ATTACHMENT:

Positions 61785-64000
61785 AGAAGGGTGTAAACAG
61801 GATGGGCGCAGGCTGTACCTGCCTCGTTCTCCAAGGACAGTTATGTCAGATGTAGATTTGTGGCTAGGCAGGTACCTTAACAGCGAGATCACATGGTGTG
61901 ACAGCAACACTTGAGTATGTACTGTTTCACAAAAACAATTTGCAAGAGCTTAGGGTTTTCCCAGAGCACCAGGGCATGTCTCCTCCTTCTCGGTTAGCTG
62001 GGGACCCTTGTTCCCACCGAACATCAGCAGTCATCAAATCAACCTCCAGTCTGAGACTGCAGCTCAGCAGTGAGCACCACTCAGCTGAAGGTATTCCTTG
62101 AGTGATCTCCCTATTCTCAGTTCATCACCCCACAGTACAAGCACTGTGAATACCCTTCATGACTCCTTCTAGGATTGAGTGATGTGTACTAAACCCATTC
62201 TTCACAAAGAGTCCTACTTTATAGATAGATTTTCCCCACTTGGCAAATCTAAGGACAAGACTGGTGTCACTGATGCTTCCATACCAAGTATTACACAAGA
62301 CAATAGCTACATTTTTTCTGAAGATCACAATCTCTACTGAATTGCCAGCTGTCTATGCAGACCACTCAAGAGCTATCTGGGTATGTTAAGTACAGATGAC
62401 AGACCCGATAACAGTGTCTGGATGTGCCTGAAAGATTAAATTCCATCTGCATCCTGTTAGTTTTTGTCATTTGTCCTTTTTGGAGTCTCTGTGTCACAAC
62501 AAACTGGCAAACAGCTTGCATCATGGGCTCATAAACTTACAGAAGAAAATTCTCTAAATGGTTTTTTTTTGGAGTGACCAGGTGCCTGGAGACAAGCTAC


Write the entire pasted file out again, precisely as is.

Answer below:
Positions 61785-64000
61785 AGAAGGGTGTAAACAG
61801 GATGGGCGCAGGCTGTACCTGCCTCGTTCTCCAAGGACAGTTATGTCAGATGTAGATTTGTGGCTAGGCAGGTACCTTAACAGCGAGATCACATGGTGTG
61901 ACAGCAACACTTGAGTATGTACTGTTTCACAAAAACAATTTGCAAGAGCTTAGGGTTTTCCCAGAGCACCAGGGCATGTCTCCTCCTTCTCGGTTAGCTG
62001 GGGACCCTTGTTCCCACCGAACATCAGCAGTCATCAAATCAACCTCCAGTCTGAGACTGCAGCTCAGCAGTGAGCACCACTCAGCTGAAGGTATTCCTTG
62101 AGTGATCTCCCTATTCTCAGTTCATCACCCCACAGTACAAGCACTGTGAATACCCTTCATGACTCCTTCTAGGATTGAGTGATGTGTACTAAACCCATTC
62201 TTCACAAAGAGTCCTACTTTATAGATAGATTTTCCCCACTTGGCAAATCTAAGGACAAGACTGGTGTCACTGATGCTTCCATACCAAGTATTACACAAGA
62301 CAATAGCTACATTTTTTCTGAAGATCACAATCTCTACTGAATTGCCAGCTGTCTATGCAGACCACTCAAGAGCTATCTGGGTATGTTAAGTACAGATGAC
62401 AGACCCGATAACAGTGTCTGGATGTGCCTGAAAGATTAAATTCCATCTGCATCCTGTTAGTTTTTGTCATTTGTCCTTTTTGGAGTCTCTGTGTCACAAC
62501 AAACTGGCAAACAGCTTGCATCATGGGCTCATAAACTTACAGAAGAAAATTCTCTAAATGGTTTTTTTTTGGAGTGACCAGGTGCCTGGAGACAAGCTAC